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5 Value Stocks With Impressive EV-to-EBITDA Ratio to Scoop Up

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Price-to-earnings (P/E), owing to its apparent simplicity, is the most commonly used metric in the value-investing world. The ratio enjoys greater popularity among valuation metrics in the investment toolkit and is preferred while uncovering stocks trading at attractive prices. But even this universally used valuation multiple is not without its limitations.

EV-to-EBITDA is a Better Approach: Here’s Why

Although P/E is by far the most-popular valuation metric, the more complicated EV-to-EBITDA does a better job in working out the fair market value of a firm. Often viewed as a better substitute to P/E, this ratio offers a clearer picture of a company’s valuation and its earnings potential.

EV-to-EBITDA is the enterprise value (EV) of a stock divided by its earnings before interest, taxes, depreciation and amortization (EBITDA). EV is the sum of a company’s market capitalization, debt and preferred stock minus cash and cash equivalents.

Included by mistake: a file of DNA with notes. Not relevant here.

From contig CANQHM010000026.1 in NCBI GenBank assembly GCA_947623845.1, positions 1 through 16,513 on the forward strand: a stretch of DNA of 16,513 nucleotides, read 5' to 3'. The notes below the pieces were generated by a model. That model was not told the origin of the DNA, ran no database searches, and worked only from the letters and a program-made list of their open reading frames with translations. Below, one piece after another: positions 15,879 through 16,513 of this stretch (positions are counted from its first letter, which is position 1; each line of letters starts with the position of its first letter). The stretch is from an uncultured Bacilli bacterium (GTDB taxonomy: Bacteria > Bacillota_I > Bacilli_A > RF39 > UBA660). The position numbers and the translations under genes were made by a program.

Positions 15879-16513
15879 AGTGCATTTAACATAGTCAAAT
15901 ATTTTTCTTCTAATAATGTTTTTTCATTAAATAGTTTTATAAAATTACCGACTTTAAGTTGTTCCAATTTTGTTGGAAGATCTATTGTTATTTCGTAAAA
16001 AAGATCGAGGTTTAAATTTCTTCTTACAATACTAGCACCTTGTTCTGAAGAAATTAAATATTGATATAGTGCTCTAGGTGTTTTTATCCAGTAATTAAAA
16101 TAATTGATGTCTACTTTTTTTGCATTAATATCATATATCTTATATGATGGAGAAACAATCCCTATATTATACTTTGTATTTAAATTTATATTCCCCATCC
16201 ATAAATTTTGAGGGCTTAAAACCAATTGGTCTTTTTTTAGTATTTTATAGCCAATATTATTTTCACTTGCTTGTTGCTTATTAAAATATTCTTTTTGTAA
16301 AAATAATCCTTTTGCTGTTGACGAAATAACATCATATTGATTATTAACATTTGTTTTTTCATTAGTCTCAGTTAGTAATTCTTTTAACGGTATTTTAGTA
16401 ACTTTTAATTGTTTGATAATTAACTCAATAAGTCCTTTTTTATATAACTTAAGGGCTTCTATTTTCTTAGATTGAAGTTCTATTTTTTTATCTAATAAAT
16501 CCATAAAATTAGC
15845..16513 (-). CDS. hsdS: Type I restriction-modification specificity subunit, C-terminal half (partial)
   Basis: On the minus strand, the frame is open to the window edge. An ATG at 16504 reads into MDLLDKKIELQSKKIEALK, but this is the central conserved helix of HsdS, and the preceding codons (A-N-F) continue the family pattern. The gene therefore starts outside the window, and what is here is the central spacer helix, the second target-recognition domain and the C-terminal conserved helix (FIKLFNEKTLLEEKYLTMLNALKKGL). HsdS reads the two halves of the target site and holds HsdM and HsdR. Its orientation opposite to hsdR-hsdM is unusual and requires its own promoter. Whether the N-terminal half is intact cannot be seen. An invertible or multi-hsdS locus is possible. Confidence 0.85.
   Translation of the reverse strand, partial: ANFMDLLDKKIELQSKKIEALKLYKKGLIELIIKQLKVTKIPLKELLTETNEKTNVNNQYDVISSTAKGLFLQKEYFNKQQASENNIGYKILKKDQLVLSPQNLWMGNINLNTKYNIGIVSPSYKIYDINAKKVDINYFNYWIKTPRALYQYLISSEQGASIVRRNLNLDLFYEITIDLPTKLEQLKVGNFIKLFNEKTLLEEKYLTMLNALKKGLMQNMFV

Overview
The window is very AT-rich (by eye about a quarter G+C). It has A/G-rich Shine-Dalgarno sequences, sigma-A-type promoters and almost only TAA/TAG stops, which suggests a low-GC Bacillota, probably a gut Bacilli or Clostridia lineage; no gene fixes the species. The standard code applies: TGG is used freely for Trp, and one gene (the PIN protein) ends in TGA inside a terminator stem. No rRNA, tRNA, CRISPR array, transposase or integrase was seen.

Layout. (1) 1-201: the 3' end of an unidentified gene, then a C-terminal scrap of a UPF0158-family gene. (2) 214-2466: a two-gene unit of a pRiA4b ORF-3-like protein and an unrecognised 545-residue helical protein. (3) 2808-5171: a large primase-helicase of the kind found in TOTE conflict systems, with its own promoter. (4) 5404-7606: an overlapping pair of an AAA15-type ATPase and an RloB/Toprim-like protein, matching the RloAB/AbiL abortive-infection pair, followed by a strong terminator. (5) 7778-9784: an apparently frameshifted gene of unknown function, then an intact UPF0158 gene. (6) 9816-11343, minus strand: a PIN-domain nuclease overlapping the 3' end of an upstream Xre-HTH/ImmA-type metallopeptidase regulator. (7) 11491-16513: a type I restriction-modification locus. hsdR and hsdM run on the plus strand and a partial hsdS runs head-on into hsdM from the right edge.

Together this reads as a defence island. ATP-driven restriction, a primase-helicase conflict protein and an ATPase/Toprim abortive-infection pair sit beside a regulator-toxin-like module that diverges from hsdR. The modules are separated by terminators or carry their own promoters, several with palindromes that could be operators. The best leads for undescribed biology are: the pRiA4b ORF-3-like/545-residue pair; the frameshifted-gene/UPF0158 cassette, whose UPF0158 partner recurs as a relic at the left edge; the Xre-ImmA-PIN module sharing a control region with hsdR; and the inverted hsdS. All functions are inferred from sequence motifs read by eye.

EBITDA, the other component, is a true reflection of a company’s profitability as it removes the impact of non-cash expenses like depreciation and amortization that depress net earnings. It is also often used as a proxy for cash flows.

Generally, the lower the EV-to-EBITDA ratio, the more appealing it is. A low EV-to-EBITDA ratio could signal that a stock is potentially undervalued.

EV-to-EBITDA takes into account the debt on a company’s balance sheet that P/E ratio does not. Due to this reason, EV-to-EBITDA is generally used to value potential acquisition targets as it shows the amount of debt the acquirer has to assume. Stocks boasting a low EV-to-EBITDA multiple could be seen as attractive takeover candidates.